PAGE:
> > the POE? We live in Boston, is why I'm asking.
    > >
    > > Could you help me clarify two points of confusion? Is the DCF (direct
    > > counsular filing) and the I-130 the same? Is there a residency
    > > requirement to file a DCF?
    >
    > DCF simply means that one has filed an I-130 directly at a US consulate abroad. In
    > many but not all cases, there is a residency requirement for the US citizen.
    > Contact the consulate for a definite answer. Not all do DCF (it's their choice not
    > a requirement).

name="george.charpied.vcf"

filename="george.charpied.vcf"

begin:vcard
n:Charpied;George L. tel;pager:617-638-5795 Id. no. 1586 tel;fax:617-638-6424
tel;work:617-638-6423 x-mozilla-html:FALSE org:Center for Voice and Swalloiwng
Disorders;Otolaryngology - Head and Neck Surgery version:2.1
email;internet:[email protected] titleirector adr;quoted-printable:;;Boston
University School of Medicine=0D=0ABoston Medical Center=0D=0ASuite 601, 720
Harrison Avenue;Boston;MA;02118;USA fn:George L. Charpied end:vcard
 
Old Aug 2nd 2002, 5:57 pm
  #13  
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Default Re: DCF London success! (Long)

George

The US Consulate in Moscow "use" to do DCF without a residency requirement by the USC. However, a few months back they rescinded that procedure.

I know your wife was from a FSU country but don't recall which one and which US Consulate she would have been using.

Wonder what would happen if you were to move to another INS jurisdiction and had to request the file to be transferred?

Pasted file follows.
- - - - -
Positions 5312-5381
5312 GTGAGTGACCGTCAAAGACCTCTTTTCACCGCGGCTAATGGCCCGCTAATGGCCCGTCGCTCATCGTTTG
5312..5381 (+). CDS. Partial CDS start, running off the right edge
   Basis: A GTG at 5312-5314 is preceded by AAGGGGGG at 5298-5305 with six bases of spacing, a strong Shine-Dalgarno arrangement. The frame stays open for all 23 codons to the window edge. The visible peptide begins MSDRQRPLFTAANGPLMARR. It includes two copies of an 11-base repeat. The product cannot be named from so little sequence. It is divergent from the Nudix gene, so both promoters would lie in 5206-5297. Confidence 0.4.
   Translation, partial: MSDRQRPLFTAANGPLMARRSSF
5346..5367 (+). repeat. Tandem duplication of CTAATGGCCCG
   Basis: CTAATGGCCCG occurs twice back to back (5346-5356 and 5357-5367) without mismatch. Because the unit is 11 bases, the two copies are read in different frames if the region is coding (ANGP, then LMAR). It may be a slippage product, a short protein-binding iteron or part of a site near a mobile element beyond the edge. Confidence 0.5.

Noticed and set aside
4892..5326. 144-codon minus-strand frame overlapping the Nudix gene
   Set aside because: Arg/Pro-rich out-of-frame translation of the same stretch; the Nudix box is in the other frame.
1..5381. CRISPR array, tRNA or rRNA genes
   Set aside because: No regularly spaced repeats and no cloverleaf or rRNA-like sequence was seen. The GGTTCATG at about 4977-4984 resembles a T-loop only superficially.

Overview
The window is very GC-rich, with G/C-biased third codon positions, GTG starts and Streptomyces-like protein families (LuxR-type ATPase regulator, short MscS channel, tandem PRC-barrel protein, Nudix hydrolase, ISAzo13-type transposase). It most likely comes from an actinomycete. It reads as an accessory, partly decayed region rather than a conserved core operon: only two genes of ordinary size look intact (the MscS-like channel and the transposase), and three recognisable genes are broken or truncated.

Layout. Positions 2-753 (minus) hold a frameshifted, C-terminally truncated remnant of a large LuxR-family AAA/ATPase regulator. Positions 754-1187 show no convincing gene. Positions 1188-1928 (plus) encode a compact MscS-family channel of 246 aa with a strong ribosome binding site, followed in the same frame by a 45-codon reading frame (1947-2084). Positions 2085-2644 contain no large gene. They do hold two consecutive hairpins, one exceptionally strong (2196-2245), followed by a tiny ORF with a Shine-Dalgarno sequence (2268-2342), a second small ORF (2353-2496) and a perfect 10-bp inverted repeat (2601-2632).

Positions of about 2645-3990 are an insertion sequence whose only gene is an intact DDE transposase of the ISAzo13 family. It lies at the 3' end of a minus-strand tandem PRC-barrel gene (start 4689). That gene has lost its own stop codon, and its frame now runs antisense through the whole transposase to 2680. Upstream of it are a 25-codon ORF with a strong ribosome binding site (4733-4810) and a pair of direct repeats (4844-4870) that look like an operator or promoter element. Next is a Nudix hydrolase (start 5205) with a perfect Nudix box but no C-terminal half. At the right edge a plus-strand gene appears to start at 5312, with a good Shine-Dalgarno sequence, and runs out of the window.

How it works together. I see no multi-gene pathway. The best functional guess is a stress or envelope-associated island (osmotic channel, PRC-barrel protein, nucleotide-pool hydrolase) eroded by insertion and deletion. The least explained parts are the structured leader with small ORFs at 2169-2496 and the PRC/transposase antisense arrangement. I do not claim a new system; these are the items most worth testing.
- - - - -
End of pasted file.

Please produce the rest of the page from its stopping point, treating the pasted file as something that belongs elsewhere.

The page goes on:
Thinking of you both and wishes this nightmare would end soon for you both and on a positive note.

Rete
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Old Aug 4th 2002, 4:40 pm
  #14  
Mez
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Default Re: DCF London success! (Long)

Originally posted by Ameriscot
Congratulations.

I don't think you need to do anything about the address error. When you arrive in the US and go through secondary immigration, the first thing they check is that they have the correct address.
Thanks, Ameriscot. Pez seems to recall that the greencard is issued 4-6 weeks AFTER his arrival in the US, so what you say sounds right. /Mez
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Old Aug 4th 2002, 5:00 pm
  #15  
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Default Re: DCF London success! (Long)

Originally posted by George Charpied
Mez,

It was good news to me that you had success with your DCF. Congratulations. I see you will be flying into Boston. To live or simply the POE? We live in Boston, is why I'm asking.

Could you help me clarify two points of confusion? Is the DCF (direct counsular filing) and the I-130 the same? Is there a residency requirement to file a DCF?

George
Hi George,

we're actually *sailing* into Boston! Just our POE; home will be in NY State or PA. I wish we could meet up but unfortunately we won't even have a chance to look around. We'll have to pick our dogs up from the airport later the same day, then drive to NY State. I suppose that's the price we have to pay for lolling on a ship for 7 days!

But I wish all the best to you and your wife, and hope you're able to sort out her position very soon and with a positive result.

/Mez